1921
Volume 99, Issue 2
  • ISSN: 0002-9637
  • E-ISSN: 1476-1645

Abstract

Abstract.

Limited access to nucleic acid tests for hepatitis B virus (HBV) DNA is a significant barrier to the effective management of chronic HBV infection in resource-poor countries. Alternatively, HBV e antigen (HBeAg) may accurately indicate high viral replication. We assessed the diagnostic performance of three commercially available rapid diagnostic tests (RDTs) for HBeAg (SD Bioline, Insight and OneStep) against a quantitative chemiluminescent immunoassay (CLIA, Architect). Using stored sera from adults with chronic HBV infection, we tested RDTs in three groups in Senegal (48 HBeAg-positive, 196 HBeAg-negative, and 117 cases with high HBV DNA (≥ 10 IU/mL)) and one group in France (17 HBeAg-positive East Asians). In Senegal, the sensitivity and specificity for HBeAg detection were 29.8% and 100% for SD Bioline, 31.1% and 100% for Insight, and 42.5% and 98.4% for OneStep, respectively. The lower limits of detection of these RDTs were very high (> 2.5 log10 Paul Ehrlich Institut units/mL). Their low sensitivity was also confirmed in HBeAg-positive Asian samples (35.3–52.9%). The prevalence of HBeAg in highly viremic (≥ 10 IU/mL) Senegalese patients was low: 58.1% using CLIA and 24.5–37.5% using RDTs. Hepatitis B e antigen prevalence was similarly low in a subgroup of 28 Senegalese women of childbearing age with a high viral load (≥ 10 IU/mL). Approximately, half of highly viremic adults do not carry HBeAg in Africa, and HBeAg RDTs had remarkably poor analytical and diagnostic sensitivity. This implies that HBeAg-based antenatal screening, particularly if using the currently available HBeAg RDTs, may overlook most pregnant women at high risk of mother-to-child transmission in Africa.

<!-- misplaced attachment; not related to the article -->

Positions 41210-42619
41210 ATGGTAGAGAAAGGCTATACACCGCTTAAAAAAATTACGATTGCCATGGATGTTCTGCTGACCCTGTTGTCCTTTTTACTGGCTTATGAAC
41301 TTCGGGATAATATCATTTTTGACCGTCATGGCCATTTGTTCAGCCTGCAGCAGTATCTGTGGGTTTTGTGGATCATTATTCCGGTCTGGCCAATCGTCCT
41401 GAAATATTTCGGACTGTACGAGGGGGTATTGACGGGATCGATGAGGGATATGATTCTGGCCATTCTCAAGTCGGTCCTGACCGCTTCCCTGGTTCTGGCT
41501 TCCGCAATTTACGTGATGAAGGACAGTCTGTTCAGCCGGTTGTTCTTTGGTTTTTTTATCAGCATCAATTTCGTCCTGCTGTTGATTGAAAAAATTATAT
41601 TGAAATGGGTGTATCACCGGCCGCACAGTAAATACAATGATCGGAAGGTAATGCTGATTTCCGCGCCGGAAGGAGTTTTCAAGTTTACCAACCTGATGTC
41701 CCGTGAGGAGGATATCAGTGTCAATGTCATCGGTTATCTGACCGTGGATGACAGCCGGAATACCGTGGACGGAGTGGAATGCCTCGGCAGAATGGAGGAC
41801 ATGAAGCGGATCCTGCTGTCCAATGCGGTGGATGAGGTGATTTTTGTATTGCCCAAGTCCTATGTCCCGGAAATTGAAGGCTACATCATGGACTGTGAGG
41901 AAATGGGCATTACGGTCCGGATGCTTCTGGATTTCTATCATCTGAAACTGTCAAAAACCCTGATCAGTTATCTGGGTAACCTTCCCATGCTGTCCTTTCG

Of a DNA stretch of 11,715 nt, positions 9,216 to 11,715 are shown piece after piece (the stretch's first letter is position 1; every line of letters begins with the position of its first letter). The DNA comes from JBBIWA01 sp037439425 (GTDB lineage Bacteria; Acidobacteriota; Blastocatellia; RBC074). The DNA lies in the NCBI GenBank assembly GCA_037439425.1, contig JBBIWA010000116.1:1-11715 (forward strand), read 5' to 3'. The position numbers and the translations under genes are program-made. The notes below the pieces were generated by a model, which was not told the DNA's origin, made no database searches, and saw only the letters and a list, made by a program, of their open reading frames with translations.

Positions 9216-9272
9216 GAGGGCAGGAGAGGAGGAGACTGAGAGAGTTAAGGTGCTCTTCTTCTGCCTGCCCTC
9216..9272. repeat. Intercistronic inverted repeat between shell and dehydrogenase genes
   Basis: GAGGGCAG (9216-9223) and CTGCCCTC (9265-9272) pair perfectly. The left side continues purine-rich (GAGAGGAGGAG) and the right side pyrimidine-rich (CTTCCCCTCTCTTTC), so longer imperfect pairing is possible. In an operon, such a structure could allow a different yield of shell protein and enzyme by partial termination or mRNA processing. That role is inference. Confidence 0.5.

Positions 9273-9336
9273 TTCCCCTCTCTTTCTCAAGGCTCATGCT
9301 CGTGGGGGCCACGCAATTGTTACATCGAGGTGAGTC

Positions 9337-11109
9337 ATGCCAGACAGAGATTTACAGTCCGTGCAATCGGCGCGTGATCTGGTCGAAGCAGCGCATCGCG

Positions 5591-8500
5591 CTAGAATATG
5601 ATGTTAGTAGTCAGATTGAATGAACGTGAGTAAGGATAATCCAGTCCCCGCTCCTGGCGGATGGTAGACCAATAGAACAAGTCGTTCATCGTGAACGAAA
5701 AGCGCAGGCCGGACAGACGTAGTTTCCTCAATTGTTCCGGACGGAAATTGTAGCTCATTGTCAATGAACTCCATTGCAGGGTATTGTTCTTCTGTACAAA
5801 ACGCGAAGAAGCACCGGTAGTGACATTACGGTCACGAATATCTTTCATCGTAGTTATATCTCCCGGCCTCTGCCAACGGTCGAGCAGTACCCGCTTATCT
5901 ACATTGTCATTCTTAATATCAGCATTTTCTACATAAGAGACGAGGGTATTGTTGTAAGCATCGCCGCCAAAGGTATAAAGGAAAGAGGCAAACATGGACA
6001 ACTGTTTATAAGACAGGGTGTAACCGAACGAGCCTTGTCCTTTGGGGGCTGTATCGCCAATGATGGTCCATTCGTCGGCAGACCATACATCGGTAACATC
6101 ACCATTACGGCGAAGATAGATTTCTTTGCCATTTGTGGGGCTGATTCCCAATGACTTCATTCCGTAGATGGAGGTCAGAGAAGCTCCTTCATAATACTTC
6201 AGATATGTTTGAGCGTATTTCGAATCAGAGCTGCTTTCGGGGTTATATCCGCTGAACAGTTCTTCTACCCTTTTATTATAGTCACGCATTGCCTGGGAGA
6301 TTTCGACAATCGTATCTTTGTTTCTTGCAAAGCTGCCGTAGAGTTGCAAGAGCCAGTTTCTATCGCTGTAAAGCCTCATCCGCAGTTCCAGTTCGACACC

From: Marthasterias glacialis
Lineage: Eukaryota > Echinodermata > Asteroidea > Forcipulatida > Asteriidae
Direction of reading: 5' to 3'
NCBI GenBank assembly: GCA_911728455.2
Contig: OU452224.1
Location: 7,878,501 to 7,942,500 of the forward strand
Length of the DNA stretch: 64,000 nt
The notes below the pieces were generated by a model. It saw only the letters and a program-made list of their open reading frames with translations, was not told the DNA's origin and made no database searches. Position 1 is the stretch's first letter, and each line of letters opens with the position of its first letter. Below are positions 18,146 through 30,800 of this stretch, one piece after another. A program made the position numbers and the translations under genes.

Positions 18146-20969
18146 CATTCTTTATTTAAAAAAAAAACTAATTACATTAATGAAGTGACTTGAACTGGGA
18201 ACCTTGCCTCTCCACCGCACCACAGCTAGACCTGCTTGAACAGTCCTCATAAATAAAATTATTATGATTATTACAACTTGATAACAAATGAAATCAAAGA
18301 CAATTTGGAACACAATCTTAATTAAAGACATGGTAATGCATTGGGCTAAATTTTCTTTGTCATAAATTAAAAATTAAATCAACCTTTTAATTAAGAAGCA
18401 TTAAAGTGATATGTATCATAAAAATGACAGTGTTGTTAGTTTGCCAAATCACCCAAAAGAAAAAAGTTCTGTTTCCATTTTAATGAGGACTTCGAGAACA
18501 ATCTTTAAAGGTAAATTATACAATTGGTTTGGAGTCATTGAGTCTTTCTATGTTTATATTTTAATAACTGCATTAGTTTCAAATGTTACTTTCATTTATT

Loading

Article metrics loading...

The graphs shown below represent data from March 2017
/content/journals/10.4269/ajtmh.18-0116
2018-06-04
2020-09-19
Loading full text...

Full text loading...

/deliver/fulltext/14761645/99/2/tpmd180116.html?itemId=/content/journals/10.4269/ajtmh.18-0116&mimeType=html&fmt=ahah

References

  1. Stanaway JD et al., 2016. The global burden of viral hepatitis from 1990 to 2013: findings from the Global Burden of Disease Study 2013. Lancet 388: 10811088.
    [Google Scholar]
  2. WHO, 2016. Global Health Sector Strategy on Viral Hepatitis 2016–2021. Geneva, Switzerland: World Health Organization, 1–56.
  3. Schweitzer A, Horn J, Mikolajczyk RT, Krause G, Ott JJ, 2015. Estimations of worldwide prevalence of chronic hepatitis B virus infection: a systematic review of data published between 1965 and 2013. Lancet 6736: 110.
    [Google Scholar]
  4. Nayagam S, Thursz M, Sicuri E, Conteh L, Wiktor S, Low-Beer D, Hallett TB, 2016. Requirements for global elimination of hepatitis B: a modelling study. Lancet Infect Dis 16: 13991408.
    [Google Scholar]
  5. Shimakawa Y et al., 2016. Natural history of chronic HBV infection in West Africa: a longitudinal population-based study from the Gambia. Gut 65: 20072016.
    [Google Scholar]
  6. World Health Organization, 2009. Hepatitis B vaccines. Wkly Epidemiol Rec 84: 405419.
    [Google Scholar]
  7. Keane E, Funk AL, Shimakawa Y, 2016. Systematic review with meta-analysis: the risk of mother-to-child transmission of hepatitis B virus infection in sub-Saharan Africa. Aliment Pharmacol Ther 44: 10051017.
    [Google Scholar]